Continuous Auditing of Key Controls Annual Report for 2013-14

Introduction

This report is the annual assurance report by Natural Resources Canada’s Audit Branch (AB) on core controls assessed via continuous auditing. It presents the results of the continuous auditing activities undertaken by AB on transactions recorded in fiscal year 2013-14.

Why This Is Important

Continuous auditing is the use of audit methods, ranging from ongoing control evaluations to continuous risk assessments on a more frequent or ongoing basis to provide assurance on financial and non-financial data of an organization through a narrow scope in a specific area in near real-time environment.

Continuous auditing enables auditors to report on subject matter within a much shorter timeframe than under the traditional auditing model. The ability to provide Management with near real-time auditing on the functioning of core financial controls and on financial transactions can significantly enhance internal controls.

Accomplishments This Year

With support from the Deputy Minister, Senior Management and the Departmental Audit Committee (DAC), AB has continued the implementation of an effective and sustainable continuous auditing capacity for NRCan in 2013-14. The capacity in this area will be maintained and the nature and scope of testing will evolve over time.

The continuous audit activities conducted in 2013-14 focused on identifying potential control issues related to high-risk financial processes and introducing ongoing testing of transactions related to these processes. Accordingly, the following three areas were assessed via continuous auditing in 2013-14:

  • Acquisition card usage;
  • Hospitality expenditures; and
  • Contracting and supplier payments.

Based on the continuous audit work that was completed in 2013-14, AB was able to provide timely feedback to Senior Management and DAC on the functioning of the core financial controls associated with these three areas. Findings and recommendations resulting from the continuous audits were provided to Management in order to assist them with improving existing control mechanisms. Findings and recommendations were also presented to DAC along with the associated Management Response and Action Plans.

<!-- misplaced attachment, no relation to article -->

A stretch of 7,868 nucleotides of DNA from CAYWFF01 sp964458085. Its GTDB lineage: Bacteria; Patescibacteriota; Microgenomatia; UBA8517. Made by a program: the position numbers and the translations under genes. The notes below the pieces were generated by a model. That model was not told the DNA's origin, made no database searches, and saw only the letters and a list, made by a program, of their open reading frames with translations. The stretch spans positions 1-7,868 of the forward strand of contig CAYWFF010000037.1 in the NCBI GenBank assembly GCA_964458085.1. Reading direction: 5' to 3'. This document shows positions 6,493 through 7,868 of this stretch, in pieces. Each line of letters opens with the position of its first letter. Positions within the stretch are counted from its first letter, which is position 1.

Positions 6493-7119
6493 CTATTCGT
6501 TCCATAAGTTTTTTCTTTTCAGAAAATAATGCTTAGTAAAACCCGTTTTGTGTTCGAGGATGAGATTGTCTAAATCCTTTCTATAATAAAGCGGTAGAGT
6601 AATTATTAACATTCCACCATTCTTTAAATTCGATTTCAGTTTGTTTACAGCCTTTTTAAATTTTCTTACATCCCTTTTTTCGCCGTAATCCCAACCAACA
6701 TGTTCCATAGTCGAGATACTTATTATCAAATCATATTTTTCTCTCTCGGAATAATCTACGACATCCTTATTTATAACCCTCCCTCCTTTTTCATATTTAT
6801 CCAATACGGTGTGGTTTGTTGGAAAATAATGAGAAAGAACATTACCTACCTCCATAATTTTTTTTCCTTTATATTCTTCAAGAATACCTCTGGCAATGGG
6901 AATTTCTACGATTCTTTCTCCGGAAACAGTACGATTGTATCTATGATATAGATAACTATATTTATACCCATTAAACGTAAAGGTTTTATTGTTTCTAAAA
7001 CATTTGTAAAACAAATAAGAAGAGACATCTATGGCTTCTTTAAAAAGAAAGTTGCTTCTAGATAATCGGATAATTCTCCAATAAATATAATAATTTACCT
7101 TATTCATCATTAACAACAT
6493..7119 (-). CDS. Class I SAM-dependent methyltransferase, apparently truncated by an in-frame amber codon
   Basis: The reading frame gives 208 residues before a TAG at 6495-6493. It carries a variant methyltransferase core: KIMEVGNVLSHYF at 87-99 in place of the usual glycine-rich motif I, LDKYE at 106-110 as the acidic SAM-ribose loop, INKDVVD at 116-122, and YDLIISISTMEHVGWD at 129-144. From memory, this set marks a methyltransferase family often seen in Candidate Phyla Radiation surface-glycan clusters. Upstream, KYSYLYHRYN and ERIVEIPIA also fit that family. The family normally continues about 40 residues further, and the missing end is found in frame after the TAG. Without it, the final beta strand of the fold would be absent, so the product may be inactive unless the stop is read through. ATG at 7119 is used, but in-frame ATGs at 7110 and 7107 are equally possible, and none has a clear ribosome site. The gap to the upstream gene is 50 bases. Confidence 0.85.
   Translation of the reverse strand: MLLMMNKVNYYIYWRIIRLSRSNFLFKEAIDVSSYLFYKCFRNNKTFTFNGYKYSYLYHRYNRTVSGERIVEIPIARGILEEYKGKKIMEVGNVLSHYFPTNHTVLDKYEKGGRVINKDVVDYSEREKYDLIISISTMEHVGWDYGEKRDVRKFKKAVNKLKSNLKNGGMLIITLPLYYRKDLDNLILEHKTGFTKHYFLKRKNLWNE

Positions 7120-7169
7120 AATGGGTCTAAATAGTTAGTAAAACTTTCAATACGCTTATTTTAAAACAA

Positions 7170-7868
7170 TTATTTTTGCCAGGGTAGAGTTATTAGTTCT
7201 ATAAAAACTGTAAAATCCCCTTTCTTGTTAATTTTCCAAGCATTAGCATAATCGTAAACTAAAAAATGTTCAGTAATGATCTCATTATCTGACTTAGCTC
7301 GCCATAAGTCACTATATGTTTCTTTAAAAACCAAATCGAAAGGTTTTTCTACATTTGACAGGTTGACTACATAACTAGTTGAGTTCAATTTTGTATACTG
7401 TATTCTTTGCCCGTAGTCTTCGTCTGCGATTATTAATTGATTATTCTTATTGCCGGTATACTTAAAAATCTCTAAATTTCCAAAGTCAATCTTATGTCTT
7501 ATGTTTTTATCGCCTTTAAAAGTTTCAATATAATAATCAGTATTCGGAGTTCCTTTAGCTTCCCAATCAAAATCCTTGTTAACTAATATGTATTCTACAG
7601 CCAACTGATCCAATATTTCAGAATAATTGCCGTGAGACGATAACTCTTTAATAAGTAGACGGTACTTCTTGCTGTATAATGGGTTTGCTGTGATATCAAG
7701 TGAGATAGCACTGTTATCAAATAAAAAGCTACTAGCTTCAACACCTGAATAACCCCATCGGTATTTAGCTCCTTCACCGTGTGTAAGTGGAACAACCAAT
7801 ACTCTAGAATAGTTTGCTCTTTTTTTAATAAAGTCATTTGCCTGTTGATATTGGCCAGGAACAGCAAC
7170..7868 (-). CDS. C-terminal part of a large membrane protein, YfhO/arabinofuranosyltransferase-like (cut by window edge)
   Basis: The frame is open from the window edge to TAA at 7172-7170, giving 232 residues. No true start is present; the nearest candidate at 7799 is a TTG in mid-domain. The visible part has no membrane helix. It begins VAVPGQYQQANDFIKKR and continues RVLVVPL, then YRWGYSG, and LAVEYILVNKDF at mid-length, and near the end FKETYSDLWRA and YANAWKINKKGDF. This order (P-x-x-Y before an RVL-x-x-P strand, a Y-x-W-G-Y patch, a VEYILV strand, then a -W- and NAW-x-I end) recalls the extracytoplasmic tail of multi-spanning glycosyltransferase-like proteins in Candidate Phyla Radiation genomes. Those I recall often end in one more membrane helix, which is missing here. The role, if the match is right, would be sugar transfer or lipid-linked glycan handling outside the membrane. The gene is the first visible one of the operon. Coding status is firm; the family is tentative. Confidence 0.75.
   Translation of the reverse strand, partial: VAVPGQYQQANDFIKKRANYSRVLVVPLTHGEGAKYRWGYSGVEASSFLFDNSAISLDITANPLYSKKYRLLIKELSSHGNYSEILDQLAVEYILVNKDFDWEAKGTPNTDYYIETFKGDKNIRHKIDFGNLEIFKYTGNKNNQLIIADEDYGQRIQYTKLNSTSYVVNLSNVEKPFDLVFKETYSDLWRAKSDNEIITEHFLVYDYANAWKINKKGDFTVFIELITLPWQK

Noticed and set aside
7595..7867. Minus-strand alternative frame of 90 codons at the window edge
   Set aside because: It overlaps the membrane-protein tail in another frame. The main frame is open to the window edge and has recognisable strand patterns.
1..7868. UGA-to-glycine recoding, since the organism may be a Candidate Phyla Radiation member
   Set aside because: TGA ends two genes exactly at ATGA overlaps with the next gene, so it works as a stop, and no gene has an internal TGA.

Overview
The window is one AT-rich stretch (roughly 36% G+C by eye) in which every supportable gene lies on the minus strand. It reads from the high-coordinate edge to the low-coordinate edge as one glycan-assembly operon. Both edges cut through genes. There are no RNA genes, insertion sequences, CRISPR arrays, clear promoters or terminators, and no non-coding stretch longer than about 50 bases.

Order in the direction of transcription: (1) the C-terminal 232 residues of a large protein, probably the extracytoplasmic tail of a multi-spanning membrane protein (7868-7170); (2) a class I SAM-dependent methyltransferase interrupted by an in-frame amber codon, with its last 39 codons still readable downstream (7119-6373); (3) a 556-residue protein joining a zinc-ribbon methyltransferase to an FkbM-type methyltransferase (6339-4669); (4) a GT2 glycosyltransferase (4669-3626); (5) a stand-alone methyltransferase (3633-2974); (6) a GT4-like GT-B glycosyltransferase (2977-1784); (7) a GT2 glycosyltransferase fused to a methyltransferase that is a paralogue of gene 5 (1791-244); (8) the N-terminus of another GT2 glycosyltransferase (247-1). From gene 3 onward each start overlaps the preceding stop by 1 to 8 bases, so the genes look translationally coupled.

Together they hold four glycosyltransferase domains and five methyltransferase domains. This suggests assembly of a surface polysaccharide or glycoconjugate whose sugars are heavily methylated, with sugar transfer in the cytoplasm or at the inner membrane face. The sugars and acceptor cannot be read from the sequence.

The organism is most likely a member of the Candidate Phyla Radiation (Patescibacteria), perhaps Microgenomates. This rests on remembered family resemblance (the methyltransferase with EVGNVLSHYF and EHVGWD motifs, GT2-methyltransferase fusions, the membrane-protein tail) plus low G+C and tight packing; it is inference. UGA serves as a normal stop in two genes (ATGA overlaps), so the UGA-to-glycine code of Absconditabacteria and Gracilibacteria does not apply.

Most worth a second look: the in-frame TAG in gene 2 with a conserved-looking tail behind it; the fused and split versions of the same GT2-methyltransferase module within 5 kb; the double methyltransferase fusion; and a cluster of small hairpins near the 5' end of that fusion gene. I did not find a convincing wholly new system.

Directly complementing continuous auditing activities undertaken by AB, NRCan Management was engaged in continuous monitoring of these same processes (in accordance with TB Policy on Internal Controls). Combined efforts by both AB and Management have resulted in improvements to control processes and correction of any identified errors. It should be mentioned that, in its second year of continuous auditing activities, AB has noted improvements to the departmental controls.

Objective

The overall objective was to provide reasonable assurance that key controls are in place for the use of departmental acquisition cards, hospitality expenses and contracting and supplier payments and, these key controls are working as intended.

Scope

The scope of the three cycles of continuous audit activities were as follows:

  • For acquisition card usage, period under review was June 1, 2013 – August 31, 2013.
  • For hospitality, period under review was July 1, 2013 – September 30, 2013.
  • For contracting and supplier payments, period under review was October 1, 2013 – February 28, 2014.

The audit criteria used for each cycle is provided in Appendix A.

Key Findings and Recommendations

Based on the audit work, it was found that the key controls associated with all three processes (acquisition card usage, hospitality expenditures and contracting and supplier payments) are in place.

These three processes were chosen because of the inherent risks associated with the types of transactions associated with them. The following areas of consideration were identified: